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  • Manhattan (1979)is a classic movie and considered widely to be one of the best from the director, Woody Allen

    • by jeanne71
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      Manhattan (1979)is a classic movie and considered widely to be one of the best from the director, Woody Allen. This black and white film is one of my all-time favorites – both funny and also mature in its depiction of Allen’s character, Isaac, and his quest to find a meaningful relationship with a woman.

      With Gershwin’s music providing the soaring and triumphant soundtrack, and the magnificent, urban skyline of New York providing the backdrop to many of the scenes, this film has a wonderful


      composition and is neither too long and there are no parts that drag on.

      Diane Keaton plays the neurotic woman that Allen wants and so he encourages his 17 year old girlfriend whom he cannot take seriously, played by Mariel Hemingway, to go off and find someone of her own age, maybe called ‘Biff’ or ‘Scooter’ as he puts it. Keaton is fantastic – in this her character is more mature than Annie Hall and she is even more highly strung, but Isaac is ...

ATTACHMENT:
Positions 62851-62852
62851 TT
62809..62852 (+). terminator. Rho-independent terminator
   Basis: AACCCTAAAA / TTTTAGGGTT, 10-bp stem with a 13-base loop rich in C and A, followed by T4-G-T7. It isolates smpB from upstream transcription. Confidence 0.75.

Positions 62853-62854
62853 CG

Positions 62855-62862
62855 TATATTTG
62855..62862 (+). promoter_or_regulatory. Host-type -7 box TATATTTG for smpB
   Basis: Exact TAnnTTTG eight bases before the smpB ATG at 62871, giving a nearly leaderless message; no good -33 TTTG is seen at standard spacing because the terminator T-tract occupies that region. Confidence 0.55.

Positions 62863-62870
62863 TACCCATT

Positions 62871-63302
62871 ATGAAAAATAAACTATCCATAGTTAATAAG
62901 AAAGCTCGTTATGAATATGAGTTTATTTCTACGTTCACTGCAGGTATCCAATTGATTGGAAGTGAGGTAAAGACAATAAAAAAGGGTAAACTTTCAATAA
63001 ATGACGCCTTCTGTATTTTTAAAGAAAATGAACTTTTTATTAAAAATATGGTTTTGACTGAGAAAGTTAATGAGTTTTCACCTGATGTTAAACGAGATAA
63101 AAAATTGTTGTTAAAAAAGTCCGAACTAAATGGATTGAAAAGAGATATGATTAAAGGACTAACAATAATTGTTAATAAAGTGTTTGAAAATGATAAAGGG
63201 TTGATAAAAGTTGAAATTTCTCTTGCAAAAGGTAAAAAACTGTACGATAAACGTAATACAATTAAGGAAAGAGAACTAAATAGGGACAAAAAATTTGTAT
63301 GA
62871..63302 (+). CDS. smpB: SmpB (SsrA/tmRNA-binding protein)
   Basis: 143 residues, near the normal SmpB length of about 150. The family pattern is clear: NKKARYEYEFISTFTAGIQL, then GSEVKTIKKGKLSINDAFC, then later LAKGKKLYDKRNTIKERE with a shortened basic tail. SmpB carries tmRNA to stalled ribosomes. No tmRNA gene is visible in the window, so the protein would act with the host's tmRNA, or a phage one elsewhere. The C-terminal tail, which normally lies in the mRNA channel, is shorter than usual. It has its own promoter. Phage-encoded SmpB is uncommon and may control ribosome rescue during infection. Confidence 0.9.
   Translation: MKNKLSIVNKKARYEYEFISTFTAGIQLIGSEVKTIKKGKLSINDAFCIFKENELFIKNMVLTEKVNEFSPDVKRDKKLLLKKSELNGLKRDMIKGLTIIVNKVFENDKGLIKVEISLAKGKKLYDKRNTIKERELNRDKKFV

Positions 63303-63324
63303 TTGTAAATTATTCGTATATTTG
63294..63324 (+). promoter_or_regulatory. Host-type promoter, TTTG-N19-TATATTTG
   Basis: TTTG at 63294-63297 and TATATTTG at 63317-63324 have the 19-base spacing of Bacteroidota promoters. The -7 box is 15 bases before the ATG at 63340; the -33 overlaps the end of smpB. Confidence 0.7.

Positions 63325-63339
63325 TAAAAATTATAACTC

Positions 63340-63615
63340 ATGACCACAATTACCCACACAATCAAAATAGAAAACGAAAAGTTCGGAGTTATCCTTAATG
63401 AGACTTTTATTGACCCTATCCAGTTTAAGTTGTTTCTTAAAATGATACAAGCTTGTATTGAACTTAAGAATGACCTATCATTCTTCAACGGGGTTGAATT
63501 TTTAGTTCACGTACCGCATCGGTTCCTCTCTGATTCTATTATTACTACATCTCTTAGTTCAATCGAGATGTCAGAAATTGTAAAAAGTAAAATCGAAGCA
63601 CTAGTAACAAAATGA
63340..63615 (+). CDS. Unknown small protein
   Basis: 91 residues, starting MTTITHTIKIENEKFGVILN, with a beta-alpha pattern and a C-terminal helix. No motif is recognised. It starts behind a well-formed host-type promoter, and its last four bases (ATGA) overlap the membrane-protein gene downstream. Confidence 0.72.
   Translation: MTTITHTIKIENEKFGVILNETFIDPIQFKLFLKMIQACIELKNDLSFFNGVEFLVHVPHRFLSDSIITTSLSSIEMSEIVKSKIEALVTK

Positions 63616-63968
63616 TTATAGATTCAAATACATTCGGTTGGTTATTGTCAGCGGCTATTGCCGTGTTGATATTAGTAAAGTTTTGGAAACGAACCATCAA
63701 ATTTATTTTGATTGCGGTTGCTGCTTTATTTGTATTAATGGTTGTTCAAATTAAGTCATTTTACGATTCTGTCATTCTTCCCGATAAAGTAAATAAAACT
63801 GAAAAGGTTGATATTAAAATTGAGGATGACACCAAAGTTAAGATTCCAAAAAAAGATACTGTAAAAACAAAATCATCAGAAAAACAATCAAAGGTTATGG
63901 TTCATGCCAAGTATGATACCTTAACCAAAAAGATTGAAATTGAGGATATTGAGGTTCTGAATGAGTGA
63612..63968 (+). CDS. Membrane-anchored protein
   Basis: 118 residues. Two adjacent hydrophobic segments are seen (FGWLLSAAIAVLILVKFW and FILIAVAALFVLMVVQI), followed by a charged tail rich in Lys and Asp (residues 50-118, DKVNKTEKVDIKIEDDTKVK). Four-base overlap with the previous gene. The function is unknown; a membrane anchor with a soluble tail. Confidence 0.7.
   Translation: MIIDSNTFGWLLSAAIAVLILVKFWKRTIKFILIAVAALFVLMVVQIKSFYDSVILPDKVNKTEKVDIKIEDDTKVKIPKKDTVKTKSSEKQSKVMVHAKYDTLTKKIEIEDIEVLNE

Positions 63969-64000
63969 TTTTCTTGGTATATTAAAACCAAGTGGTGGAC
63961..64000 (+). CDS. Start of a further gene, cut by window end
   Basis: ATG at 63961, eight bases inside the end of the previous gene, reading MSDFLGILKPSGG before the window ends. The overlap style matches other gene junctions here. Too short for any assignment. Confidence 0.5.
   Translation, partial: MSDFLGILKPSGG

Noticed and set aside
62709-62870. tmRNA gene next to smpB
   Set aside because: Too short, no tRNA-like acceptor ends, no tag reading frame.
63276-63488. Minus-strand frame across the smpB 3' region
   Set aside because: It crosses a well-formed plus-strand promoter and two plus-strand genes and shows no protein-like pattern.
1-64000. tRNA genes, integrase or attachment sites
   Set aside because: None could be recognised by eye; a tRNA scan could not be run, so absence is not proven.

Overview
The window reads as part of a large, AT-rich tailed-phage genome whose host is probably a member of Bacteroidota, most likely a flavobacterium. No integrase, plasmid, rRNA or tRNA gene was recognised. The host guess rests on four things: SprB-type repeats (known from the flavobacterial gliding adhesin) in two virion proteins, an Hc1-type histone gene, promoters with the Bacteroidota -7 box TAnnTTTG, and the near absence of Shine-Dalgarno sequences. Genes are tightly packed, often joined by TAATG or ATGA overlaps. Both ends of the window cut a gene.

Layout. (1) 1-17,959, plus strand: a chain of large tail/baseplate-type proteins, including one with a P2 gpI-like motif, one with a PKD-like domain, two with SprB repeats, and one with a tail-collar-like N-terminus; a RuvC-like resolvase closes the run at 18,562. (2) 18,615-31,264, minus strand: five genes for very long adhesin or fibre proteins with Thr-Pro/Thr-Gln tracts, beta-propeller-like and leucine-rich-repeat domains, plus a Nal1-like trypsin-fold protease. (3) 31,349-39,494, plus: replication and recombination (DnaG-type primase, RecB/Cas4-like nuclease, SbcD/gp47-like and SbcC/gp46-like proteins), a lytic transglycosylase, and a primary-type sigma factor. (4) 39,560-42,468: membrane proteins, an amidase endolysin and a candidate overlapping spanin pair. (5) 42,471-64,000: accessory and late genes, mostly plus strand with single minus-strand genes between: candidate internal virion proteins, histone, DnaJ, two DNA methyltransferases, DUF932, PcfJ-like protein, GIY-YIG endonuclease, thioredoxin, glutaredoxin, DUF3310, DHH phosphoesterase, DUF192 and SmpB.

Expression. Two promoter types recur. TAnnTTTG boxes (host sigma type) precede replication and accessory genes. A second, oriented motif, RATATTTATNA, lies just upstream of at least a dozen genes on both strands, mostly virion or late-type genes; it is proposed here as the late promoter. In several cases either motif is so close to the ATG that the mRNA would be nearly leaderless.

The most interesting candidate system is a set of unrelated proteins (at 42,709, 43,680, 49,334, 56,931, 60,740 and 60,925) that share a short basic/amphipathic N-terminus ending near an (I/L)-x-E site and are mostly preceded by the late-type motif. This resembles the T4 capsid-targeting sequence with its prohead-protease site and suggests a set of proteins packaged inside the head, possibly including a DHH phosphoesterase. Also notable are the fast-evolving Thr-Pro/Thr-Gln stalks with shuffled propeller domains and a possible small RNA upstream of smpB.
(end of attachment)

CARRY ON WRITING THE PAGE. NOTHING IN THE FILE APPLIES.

• attracted. To make things even more complicated, she is the ex-partner of Isaac’s best friend.

        Mariel Hemingway is wonderful in this part as the opposite kind of character to Keaton’s character. Although she is young, she is not nuts like Keaton’ older character, but a level-headed, intelligent young woman. Isaac eventually starts to think he made a mistake letting her go.

        Meryl Streep is also fantastic in this as Isaac’s ex-wife, now writing a book about every sordid little detail of their marriage,

        and now living with her lesbian lover. Woody Allen is hilarious in his anxiety about this situation and the inadequacies he expresses as a man whose wife left him for another woman.

        The film is both very funny and moving. The soundtrack is wonderful and the stark black and white cinematography is stunning. Allen does not give his films Hollywood endings, and what happens at the end is, well, a bit like real life. A fantastic film – one of Allen’s best.




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